Brian L. Harbour, Rising Above the Crowd.

 Empty Nets (vv. 1-2)

  1. Jesus uses seemingly empty experiences to advance his purposes.
  2. Jesus was continuing his itinerant preaching ministry. At this point, Jesus was proclaiming the gospel to those around the lake of Gennesaret. (1)
  3. In a day without megaphones, microphones, or public address systems, the crowd inched closer and closer to hear the words of the grace that flowed from the Messiah’s mouth. In my imagination, I can see Christ being pushed to the water’s edge as the crowd thronged him. To the point, that he begins to look around to find a boat to put some distance between him and the mass of people. This was a common practice of teachers in this day because this would produce an amphitheater-like effect.
  4. Remember God uses circumstances to advance his purposes. In this case, he used nets that returned empty from the night before.
  5. In verse 2, Luke records that the boats were empty because the fisherman “were washing their nets. As the story develops, Luke records this ship is Simon’s and that they had “toiled all night” (v. 5) and had nothing to show for it.
  6. However, the disciples would not have been in the position they were to hear Christ teaching on the shoreline, had they caught fish the night before because they more than likely would have gone to the market to sell their catch. This also means that the boats would not have been in a position to be used by Christ either. Thus, meaning some in the crowd would not have been able to hear the message.
  7. I am certain Simon (Peter) and the other disciples were discouraged after coming back from fishing empty handed. But had they not experienced the seemingly empty experience in the night, they would have missed out on an encounter with Jesus in the morning.
  8. “… weeping may endure for a night, but joy cometh in the morning. Psalm 30:5 (KJV)
  9. You may be experiencing a season of seemingly empty toil in your life, but God may be positioning you for a miraculous encounter.
  10. Joseph may have wondered many times what God was up to. And Moses’ forty years on the backside of the desert probably felt like a season of barrenness. But God was positioning them with purpose. He was directing their destiny despite the drought.
  11. Jesus used the empty nets to prepare the boat to be ready for launch!

Empty Boats (vv. 3-7)

  1. Notice in verse 3, Jesus uses the empty boat to bring Simon (Peter) a little closer to him. At first, the fisherman was washing his nets in failure. However, this failure set him up to get closer to the one that has never known defeat.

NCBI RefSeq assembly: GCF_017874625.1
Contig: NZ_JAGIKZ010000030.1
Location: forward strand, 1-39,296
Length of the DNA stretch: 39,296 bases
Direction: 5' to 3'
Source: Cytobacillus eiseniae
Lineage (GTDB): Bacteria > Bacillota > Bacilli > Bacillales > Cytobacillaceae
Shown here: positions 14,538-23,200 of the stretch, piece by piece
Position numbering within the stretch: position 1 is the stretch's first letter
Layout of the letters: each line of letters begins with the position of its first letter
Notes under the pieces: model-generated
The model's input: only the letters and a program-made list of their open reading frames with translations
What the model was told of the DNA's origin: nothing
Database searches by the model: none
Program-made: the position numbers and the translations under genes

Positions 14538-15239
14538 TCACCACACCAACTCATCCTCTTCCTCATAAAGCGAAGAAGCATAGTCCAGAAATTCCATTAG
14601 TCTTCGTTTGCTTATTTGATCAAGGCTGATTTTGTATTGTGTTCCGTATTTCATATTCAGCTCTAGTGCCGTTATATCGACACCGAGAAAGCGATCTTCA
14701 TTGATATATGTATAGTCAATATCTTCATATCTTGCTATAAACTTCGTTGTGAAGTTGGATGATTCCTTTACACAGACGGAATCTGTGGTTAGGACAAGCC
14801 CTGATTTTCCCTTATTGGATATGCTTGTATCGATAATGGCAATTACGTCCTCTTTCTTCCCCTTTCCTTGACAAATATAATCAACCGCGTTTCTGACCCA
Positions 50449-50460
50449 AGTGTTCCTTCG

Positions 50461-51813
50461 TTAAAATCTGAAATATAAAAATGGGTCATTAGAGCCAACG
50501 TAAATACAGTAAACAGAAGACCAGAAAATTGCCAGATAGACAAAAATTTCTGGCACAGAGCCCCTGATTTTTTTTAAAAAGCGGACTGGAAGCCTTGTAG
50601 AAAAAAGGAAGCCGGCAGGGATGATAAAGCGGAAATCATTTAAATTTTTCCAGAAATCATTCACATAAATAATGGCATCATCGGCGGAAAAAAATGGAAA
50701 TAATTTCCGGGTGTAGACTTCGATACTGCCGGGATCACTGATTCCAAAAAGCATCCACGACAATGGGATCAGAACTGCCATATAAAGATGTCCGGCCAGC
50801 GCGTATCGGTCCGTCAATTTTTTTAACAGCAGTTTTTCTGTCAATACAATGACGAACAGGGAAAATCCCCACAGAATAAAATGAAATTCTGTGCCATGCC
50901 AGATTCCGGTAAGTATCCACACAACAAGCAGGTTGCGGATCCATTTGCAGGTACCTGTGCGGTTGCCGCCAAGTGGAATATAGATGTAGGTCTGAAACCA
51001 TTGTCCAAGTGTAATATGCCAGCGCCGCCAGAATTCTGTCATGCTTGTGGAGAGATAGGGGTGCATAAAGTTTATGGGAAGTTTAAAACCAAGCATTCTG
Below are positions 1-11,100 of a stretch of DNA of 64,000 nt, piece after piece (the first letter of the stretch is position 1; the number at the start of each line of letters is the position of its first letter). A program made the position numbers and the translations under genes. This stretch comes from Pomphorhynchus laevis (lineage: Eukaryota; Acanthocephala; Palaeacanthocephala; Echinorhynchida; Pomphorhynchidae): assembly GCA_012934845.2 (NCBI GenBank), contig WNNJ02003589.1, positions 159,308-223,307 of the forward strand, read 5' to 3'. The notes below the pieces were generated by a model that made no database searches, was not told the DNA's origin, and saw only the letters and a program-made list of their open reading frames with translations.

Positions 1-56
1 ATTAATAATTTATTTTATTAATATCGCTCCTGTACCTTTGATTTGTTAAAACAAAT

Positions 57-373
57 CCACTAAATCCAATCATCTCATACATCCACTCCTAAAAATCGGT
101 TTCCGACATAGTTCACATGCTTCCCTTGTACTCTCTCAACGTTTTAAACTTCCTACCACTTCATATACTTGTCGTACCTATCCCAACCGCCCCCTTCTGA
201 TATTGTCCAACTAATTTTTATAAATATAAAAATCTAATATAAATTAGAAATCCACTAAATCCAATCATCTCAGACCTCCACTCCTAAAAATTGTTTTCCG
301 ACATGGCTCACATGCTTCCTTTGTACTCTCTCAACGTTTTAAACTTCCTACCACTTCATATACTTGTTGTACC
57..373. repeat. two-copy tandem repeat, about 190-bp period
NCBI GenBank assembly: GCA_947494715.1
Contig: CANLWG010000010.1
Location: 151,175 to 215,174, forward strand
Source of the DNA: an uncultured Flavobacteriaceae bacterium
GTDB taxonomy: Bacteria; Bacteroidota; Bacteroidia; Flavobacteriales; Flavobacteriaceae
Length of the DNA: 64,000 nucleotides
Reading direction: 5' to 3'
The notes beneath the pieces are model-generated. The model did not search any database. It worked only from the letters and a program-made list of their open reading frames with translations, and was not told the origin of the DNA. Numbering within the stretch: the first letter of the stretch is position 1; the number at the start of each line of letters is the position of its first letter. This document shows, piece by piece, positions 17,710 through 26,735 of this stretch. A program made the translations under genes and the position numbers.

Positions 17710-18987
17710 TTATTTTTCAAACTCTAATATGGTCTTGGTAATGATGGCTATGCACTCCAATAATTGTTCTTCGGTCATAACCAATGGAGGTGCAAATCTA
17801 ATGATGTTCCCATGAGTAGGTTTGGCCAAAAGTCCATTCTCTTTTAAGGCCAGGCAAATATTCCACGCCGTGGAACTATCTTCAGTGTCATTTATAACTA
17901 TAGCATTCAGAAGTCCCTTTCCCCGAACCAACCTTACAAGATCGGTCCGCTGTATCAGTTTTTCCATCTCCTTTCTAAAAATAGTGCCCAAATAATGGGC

2. After being in the boat for a while, Jesus commanded Simon (Peter) to “…launch out into the deep, and let down your nets for a draught.” (4)
  3. Simon (Peter) would not have been able to launch out if the He would not have been in the empty boat that had been prepared for this very moment.
  4. In verse 5, although he may have thought it was an exercise in futility, Simon (Peter) used faith by making his statement. He stated, “nevertheless at thy word I will let down the net.”
  5. You may not understand what God is trying to accomplish but just follow his commands. The results will be astounding.
  6. The haul of fish was overwhelming. Neither the nets or the boats were empty now! Their fullness came when it was the appropriate time.

Empty Men (vv. 8-11)

  1. Jesus used the empty nets and boats for his glory. However, what he desires is empty men and woman.
  2. In verse 8, after seeing the miracle, Simon Peter fell at Jesus’ knees crying, “Depart from me; for I am a sinful man, O Lord.” This was the reason for all that had occurred up to this point.
  3. Notice Luke uses the name Simon up until this revelation in verse 8, where he adds the name Peter. This was the nickname Christ would late give him that meant a rock. Could this addition signify that the admission of spiritual emptiness means this the beginning of a transformation?
  4. In verse 10, Christ reveals what his plan and purpose for all the empty vessels that day. He says, “Fear not; from henceforth thou shalt catch men.”
  5. The disciples went from failures to fishers of men!

Conclusion

  1. And when they had brought their ships to land, they forsook all, and followed him. Luke 5:11 (KJV)
  2. Often, I have looked at the final verse of the call story and marveled at the faith of these men. They leave everything to follow Christ. Although there is an element of this story that focuses on their faith, I believe it also reveals the faith Jesus had in them. He saw empty vessels he could use.
  3. You may be experiencing an empty season of failure, but Christ can use you. Get in the boat. Get alone with Jesus and allow him to transform you from the inside out.

 

[1] “Detour,” Brian L. Harbour, Rising Above the Crowd,  http://www.sermonillustrations.com/a-z/d/detour.htm, accessed 19 Jan 2017.